Everyone also deserves congratulations for making it through
Mercury retrograde. Thankfully, Mercury went direct on St. Patty's
Day--and not a moment too soon. I was tired of fixing everything,
fighting and mediating fights, and just generally being in a
Happy First Full Week of Spring to everyone and Happy Easter,
Ostara and a Blessed Passover to all who celebrate.
This week's pictures are from Lake Maggiore--which is not far
from my house. I was hoping to get some gators in there, but it was
a bit too cloudy. If you enter through Boyd Hill and take the
trails, I PROMISE you'll see some BIG gators. To my classmate
Lauren, here's where you (don't) want to go. :)
I have thoroughly geeked out this week. Thoroughly. I've been
very seriously thinking about further training after acquiring my
DC--with either a residency, perhaps adding the ND through
National, or through a diplomate program.
At the behest of my good friend Jacqlyn, I've started looking at
the diplomate programs in earnest. So, for those of you who don't
know, there are several diplomate programs available to us through
the ACA. The two that I'm most interested in are Diagnosis and
Internal Disorders and Clinical Nutrition. I'm still gathering
information, but very excited--and right now leaning towards the
program in Clinical Nutrition. A few of my classmates are already
working toward the Neurology diplomate through the Carrick
Institute. I know we have many faculty members with their diplomate
in radiology (DACBR) and advanced degrees in nutrition. Several of
the programs offer options while we're still in school. I'm
especially intrigued at the possibility of graduating with my
doctorate, and my diplomate.
Diplomate programs information (just a few but there are
I want to thank Dr. Chang, our EBP and Public Health professor,
for turning me on to the NCBI
(National Center for Biotechnology Information) search engine.
As part of an EBP (evidence based practice) assignment, we were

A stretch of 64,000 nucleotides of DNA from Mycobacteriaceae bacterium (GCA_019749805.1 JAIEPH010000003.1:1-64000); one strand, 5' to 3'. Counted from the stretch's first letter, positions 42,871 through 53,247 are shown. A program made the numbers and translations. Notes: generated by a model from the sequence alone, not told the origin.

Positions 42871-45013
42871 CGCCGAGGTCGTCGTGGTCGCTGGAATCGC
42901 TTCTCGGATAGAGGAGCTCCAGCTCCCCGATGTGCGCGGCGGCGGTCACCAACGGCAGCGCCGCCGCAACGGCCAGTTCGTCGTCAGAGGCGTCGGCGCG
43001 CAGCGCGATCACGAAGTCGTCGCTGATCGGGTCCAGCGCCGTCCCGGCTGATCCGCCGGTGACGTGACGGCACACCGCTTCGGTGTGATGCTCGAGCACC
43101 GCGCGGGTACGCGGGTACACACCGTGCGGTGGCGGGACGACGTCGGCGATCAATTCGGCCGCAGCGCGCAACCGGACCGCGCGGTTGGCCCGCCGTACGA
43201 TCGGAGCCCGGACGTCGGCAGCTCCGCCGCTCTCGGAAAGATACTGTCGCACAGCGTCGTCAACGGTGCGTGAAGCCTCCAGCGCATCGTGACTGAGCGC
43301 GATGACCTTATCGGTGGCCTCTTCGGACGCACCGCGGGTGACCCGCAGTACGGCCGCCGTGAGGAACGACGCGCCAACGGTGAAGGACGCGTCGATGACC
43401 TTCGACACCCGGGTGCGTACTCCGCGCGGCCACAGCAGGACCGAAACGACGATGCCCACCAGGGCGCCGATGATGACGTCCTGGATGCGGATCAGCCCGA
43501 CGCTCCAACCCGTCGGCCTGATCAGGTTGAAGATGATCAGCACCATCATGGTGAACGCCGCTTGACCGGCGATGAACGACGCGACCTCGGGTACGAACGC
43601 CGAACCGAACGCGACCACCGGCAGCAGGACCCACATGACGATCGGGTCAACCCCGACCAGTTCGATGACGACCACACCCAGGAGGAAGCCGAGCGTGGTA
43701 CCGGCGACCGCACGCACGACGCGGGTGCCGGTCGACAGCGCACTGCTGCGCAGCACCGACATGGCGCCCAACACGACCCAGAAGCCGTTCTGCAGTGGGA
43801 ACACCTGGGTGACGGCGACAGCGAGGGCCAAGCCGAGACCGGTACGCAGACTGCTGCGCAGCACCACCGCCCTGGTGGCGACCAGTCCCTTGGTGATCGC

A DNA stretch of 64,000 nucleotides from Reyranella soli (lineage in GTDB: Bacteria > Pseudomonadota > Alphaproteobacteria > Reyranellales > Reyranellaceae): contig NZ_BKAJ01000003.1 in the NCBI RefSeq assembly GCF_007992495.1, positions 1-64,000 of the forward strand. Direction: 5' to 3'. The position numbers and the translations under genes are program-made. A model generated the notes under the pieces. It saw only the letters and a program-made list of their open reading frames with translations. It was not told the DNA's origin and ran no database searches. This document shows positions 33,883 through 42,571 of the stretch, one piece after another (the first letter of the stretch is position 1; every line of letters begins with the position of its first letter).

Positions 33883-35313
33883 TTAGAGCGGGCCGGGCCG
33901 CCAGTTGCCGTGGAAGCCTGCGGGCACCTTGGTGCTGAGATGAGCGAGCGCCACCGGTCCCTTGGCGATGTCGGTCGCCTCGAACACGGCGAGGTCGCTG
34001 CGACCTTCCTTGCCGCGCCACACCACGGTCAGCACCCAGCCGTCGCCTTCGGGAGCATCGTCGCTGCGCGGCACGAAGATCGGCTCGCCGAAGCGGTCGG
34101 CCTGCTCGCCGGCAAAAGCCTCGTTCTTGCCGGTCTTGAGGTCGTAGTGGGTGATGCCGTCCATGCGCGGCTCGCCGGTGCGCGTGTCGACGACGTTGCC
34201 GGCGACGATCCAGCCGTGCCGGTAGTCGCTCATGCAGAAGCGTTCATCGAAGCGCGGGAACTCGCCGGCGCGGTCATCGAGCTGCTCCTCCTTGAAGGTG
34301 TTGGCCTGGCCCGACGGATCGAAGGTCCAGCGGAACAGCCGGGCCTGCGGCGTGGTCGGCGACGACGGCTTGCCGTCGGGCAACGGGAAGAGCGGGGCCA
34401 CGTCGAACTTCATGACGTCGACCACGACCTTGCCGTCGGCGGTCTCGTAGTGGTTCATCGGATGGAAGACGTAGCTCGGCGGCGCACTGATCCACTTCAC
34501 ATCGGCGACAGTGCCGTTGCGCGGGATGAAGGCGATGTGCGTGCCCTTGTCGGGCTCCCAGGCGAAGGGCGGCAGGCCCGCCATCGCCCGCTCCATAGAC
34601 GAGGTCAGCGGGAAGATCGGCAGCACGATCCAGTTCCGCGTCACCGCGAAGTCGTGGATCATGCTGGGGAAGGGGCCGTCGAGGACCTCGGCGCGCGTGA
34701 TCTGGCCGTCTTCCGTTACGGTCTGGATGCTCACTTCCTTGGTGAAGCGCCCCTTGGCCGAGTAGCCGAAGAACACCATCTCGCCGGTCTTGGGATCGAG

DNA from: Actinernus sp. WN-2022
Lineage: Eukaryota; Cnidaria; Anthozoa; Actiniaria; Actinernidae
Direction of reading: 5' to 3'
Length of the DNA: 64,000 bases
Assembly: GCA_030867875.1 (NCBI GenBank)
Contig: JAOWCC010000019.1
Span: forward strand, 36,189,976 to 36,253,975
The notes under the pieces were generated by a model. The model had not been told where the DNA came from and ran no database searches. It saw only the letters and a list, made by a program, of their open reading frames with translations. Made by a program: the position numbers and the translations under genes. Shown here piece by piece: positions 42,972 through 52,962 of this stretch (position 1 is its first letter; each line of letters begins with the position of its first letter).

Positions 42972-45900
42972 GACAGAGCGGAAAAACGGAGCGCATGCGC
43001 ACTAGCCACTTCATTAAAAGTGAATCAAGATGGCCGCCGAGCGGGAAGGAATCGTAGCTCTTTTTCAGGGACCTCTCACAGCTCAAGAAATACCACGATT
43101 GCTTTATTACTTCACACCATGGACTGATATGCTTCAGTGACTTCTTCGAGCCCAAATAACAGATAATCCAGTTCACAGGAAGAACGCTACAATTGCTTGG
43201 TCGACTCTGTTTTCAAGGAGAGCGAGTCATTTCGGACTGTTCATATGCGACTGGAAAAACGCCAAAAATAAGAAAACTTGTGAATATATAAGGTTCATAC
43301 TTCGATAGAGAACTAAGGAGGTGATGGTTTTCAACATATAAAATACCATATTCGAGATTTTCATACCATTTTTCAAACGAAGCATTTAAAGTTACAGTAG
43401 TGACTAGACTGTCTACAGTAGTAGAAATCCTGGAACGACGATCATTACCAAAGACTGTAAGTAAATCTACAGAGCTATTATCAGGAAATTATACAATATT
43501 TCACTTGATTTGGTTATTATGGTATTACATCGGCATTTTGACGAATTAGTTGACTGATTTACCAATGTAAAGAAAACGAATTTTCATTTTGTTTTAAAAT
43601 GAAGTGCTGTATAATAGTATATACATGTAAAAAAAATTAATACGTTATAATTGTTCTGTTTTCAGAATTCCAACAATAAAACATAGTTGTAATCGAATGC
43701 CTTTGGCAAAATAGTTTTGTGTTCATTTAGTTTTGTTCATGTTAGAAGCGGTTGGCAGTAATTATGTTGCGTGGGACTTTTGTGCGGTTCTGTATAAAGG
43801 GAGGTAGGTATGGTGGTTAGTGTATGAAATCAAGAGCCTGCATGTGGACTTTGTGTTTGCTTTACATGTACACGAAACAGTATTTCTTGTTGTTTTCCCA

asked to set up a search. Through this tool, I can set up automated
searches on research topics that I'm interested in. I receive a
litany of emails every morning on each of my topics--the newest
research and analysis. OK, this sounds boring, I know. But for a
research geek that's always looking for more information on about
80,000 topics (and doesn't have time to do 80,000 searches), having
an automated search return all of that to me every morning is
Beyond all of that, I took it easy this weekend. Thankfully, the
weather is warming up (I thought it would never happen!), and it's
starting to feel, smell, and act like spring. Grey and I set some
seed out for organic lettuce and herbs. We've got more to set up.
Trying the whole urban gardening thing is a new experience for me.
I hope it works. If it does, I'll probably have more lettuce than I
can use. We've also started rosemary for cooking, lavender, sage,
and catnip is soon to come. My goal is to eventually grow enough
medicinal herbs to not have to spend so much money on herbs for my
tonics. We'll see what happens there.
So, since I've been so busy doing research and being nerdy,
being crafty, resourceful, and hiding out in the house, I have no
beautiful Florida pictures for all of you today. What I do have,
and since everyone loves cute pictures of cats, are pictures of my
cat Moose--the queen of everything. I hope everybody has an amazing
• After the DC Degree
• Botanical Medicine
• 1 Year at National